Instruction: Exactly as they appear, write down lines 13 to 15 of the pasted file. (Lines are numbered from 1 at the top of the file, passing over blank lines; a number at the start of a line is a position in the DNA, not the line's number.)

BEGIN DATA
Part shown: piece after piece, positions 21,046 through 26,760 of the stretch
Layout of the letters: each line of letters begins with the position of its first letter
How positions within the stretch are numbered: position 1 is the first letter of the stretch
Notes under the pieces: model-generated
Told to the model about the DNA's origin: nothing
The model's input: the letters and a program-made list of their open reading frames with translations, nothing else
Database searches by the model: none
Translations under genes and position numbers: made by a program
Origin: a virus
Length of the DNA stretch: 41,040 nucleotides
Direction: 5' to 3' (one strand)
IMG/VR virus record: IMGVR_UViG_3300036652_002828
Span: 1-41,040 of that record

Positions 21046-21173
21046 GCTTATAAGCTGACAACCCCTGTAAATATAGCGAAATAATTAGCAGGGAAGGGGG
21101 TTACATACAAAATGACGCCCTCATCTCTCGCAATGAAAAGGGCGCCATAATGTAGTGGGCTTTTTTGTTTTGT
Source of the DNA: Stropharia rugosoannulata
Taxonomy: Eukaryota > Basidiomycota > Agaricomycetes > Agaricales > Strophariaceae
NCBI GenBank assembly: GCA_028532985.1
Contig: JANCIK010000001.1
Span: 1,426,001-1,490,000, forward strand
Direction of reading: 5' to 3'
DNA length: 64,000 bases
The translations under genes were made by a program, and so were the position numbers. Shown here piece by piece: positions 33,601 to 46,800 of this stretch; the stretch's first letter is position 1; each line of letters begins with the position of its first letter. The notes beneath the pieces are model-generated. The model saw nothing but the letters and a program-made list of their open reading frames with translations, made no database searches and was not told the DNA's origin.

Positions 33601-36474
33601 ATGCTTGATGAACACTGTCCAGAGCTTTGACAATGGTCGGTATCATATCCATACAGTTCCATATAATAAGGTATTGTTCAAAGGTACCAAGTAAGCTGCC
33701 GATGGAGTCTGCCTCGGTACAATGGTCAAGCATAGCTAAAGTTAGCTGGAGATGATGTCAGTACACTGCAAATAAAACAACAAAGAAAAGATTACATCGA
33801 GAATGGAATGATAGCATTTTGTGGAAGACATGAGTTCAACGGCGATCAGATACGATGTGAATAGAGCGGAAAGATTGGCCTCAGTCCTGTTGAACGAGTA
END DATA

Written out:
Span: 1-41,040 of that record

Positions 21046-21173
21046 GCTTATAAGCTGACAACCCCTGTAAATATAGCGAAATAATTAGCAGGGAAGGGGG